Monday, June 20, 2011
"Resolved: That the Gospel of Jesus has done more to help more women than any other teaching in the history of Planet Earth.
"I challenge you, John."
John, unfortunately, said he doesn't have time for this debate at the time. Several of his followers, however, insisted I defend my claim (on-line -- like John, I've written about the effect of religion on the status of women in previous books, especially Jesus and the Religions of Man).
Three years later, Loftus STILL had not responded substantively to this series, though he responded triflingly, more than once. Loftus also edited a book called Christianity is Not Great, which perpetuates these falsehoods -- see my review of Annie Gaylor's wretched chapter.)
Three books and a dissertation await attention, also unweeded vegies and a dog wanting to run . . . But this is a vital topic, often raised by skeptics, and worth attention. So here goes: I hope this will prove a helpful resource on this vital issue.
My initial argument took five posts, then I responded to criticism. This post is introductory, and explains what I plan to argue and how.
In Part II, I tell my personal story, as it relates to the Gospel and the treatment of women.
Parts III and IV gives the meat of my argument. In Part III, I show that based on objective research, sponsored by the United Nations, the status of women tends to be consistently higher in societies deeply influenced by Christianity than in other societies.
In Part IV, beginning with the life of Jesus, I then show how people inspired by the Gospel have in fact FREED billions (yes, that's a b) of women down through the centuries, from dungeons of various makes and models -- including in many non-Christian countries. I argue that the Gospel not only explains the UN data given in Part III, but that evidence UNDERSTATES the positive influence of the Gospel on women throughout human history, and around the world.
In Part V, I trace this influence in detail to the gospels. I describe all major passages in the gospels which directly and specifically touch on the status or happiness of women (plus some less-important passages), to show why all this history was not a fluke, why correlation does denote causation in this case, which it would be wrong to credit to, say, the Enlightenment.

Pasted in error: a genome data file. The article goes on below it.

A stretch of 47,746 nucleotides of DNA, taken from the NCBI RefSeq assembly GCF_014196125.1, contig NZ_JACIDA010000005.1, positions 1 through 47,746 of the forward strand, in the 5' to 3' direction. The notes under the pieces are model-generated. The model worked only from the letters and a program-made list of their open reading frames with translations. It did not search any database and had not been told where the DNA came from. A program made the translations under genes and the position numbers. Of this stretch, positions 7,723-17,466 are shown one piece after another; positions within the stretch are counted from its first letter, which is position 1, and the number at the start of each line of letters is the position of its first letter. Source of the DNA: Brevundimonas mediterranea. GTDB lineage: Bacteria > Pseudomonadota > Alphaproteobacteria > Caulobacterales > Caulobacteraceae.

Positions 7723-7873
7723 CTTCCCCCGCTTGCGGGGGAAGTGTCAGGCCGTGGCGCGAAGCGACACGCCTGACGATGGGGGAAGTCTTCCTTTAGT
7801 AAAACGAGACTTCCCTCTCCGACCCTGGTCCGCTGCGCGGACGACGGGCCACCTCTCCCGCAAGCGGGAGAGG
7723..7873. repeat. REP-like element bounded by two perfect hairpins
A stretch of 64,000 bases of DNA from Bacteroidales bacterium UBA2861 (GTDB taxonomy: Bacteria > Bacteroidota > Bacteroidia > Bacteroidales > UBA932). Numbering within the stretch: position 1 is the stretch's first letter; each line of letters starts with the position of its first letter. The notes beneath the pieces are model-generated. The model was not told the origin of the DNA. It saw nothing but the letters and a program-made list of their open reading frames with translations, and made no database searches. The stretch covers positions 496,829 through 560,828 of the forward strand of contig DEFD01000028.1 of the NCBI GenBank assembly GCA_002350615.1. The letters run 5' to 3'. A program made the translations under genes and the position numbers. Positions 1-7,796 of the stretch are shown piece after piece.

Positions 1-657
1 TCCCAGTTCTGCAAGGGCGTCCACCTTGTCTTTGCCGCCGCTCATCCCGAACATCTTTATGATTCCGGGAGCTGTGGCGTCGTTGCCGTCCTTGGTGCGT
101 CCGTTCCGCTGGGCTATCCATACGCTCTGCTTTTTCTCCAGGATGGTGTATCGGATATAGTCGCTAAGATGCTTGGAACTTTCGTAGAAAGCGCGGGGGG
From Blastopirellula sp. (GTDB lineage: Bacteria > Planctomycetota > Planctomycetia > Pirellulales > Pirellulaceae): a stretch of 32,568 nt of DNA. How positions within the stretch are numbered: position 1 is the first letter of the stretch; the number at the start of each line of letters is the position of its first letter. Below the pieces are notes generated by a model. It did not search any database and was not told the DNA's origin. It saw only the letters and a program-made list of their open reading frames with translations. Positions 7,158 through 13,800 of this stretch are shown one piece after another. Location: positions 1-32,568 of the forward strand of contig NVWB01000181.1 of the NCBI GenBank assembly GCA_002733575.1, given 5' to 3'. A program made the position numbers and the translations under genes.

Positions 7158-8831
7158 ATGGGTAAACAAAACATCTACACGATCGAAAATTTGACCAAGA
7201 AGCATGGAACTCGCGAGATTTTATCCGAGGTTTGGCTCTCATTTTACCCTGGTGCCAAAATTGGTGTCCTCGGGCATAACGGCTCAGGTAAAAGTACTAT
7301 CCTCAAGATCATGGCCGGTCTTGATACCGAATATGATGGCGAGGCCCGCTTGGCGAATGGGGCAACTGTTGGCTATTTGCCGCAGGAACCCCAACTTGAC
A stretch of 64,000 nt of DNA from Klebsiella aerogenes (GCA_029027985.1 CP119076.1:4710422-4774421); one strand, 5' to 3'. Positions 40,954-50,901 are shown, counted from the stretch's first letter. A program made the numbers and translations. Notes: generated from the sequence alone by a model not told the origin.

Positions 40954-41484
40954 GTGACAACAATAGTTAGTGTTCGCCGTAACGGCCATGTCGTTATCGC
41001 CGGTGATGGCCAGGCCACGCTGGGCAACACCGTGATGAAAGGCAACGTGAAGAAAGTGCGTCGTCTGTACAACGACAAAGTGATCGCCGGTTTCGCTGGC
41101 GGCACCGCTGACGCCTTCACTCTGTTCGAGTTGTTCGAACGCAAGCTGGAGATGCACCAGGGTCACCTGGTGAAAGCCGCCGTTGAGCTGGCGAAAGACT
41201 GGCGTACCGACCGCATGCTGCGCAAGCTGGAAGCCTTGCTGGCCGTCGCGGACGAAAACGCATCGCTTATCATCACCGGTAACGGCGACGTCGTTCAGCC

(Seven years later, the series continues, and the upcoming book is beginning to reveal its essential outlines, at least to me. Click here to pick and choose which episodes in this ongoing saga you would like to peruse.)
A. What I mean.
By "Gospel," I mean the teachings and actions of Jesus, as described in the New Testament.
By "help" I limit my argument to worldly effects: how the Gospel has led to women living healthier, more fulfilled, happier, and especially longer lives. I'm not going to talk about how the Gospel brings women (or men) into heaven, since that is, from our perspective, unverifiable. Nor am I going to talk about the moral benefits of, say, chastity or sexual faithfulness, since atheists often fail to recognize those benefits, unfortunately. I'll limit our argument here to benefits that are tangible and obvious to almost everyone.
B. Background 1: the Biome
Voltaire was surprised when fossil fish were discovered in mountains rocks, knowing that fish live in the ocean. How did they get there? Of course! Pilgrims and crusaders often trek in the mountains! He suggested, "Rotten fish were thrown away by a traveler and were petrified thereafter."
When you find something in an unexpected place, it is natural ask, "Where did it come from?" So let us begin by asking, "Where does sexuality begin, au naturale?"
Justice and equality are not obvious characteristics of how plants and animals relate to one another, including when it comes to sexuality. Some spiders eat their mates. Male lions or bears sometimes kill cubs born to their mates by other fathers.
In most advanced species, females seem to sacrifice more for their young than males. The male emperor penguin, though, tends to his wife's egg for months at a time without eating, while she goes fishing.
Wolves are, in their family habits, generally more considerate than most animals. Males sometimes have been seen giving mates a break from child-rearing, so the bitches can go hunting. But as with most species, there is a general distinction of labor between sexes. One finds little trace of pure equality in the natural world: like the perfect circles Platonists thought the planets revolved in, equality is a philosophical ideal, not an empirical reality.
So looking at animal life in general, it would be surprising to find perfect equality of status AND function among humans. Nor does one.
C. Background 2: Human Society